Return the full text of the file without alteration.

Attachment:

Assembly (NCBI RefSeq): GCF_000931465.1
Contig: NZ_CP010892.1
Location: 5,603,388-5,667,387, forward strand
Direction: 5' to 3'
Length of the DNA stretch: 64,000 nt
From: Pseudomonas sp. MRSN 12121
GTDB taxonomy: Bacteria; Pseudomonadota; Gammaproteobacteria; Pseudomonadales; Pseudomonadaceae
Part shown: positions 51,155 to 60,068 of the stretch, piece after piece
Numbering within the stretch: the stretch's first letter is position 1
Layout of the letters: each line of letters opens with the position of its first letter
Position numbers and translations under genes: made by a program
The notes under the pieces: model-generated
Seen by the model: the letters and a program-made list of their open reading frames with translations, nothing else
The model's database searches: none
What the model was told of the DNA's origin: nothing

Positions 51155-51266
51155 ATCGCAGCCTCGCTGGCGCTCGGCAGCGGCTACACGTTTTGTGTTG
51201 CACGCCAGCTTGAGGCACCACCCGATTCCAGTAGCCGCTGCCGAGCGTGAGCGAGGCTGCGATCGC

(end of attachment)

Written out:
Assembly (NCBI RefSeq): GCF_000931465.1
Contig: NZ_CP010892.1
Location: 5,603,388-5,667,387, forward strand
Direction: 5' to 3'
Length of the DNA stretch: 64,000 nt
From: Pseudomonas sp. MRSN 12121
GTDB taxonomy: Bacteria; Pseudomonadota; Gammaproteobacteria; Pseudomonadales; Pseudomonadaceae
Part shown: positions 51,155 to 60,068 of the stretch, piece after piece
Numbering within the stretch: the stretch's first letter is position 1
Layout of the letters: each line of letters opens with the position of its first letter
Position numbers and translations under genes: made by a program
The notes under the pieces: model-generated
Seen by the model: the letters and a program-made list of their open reading frames with translations, nothing else
The model's database searches: none
What the model was told of the DNA's origin: nothing

Positions 51155-51266
51155 ATCGCAGCCTCGCTGGCGCTCGGCAGCGGCTACACGTTTTGTGTTG
51201 CACGCCAGCTTGAGGCACCACCCGATTCCAGTAGCCGCTGCCGAGCGTGAGCGAGGCTGCGATCGC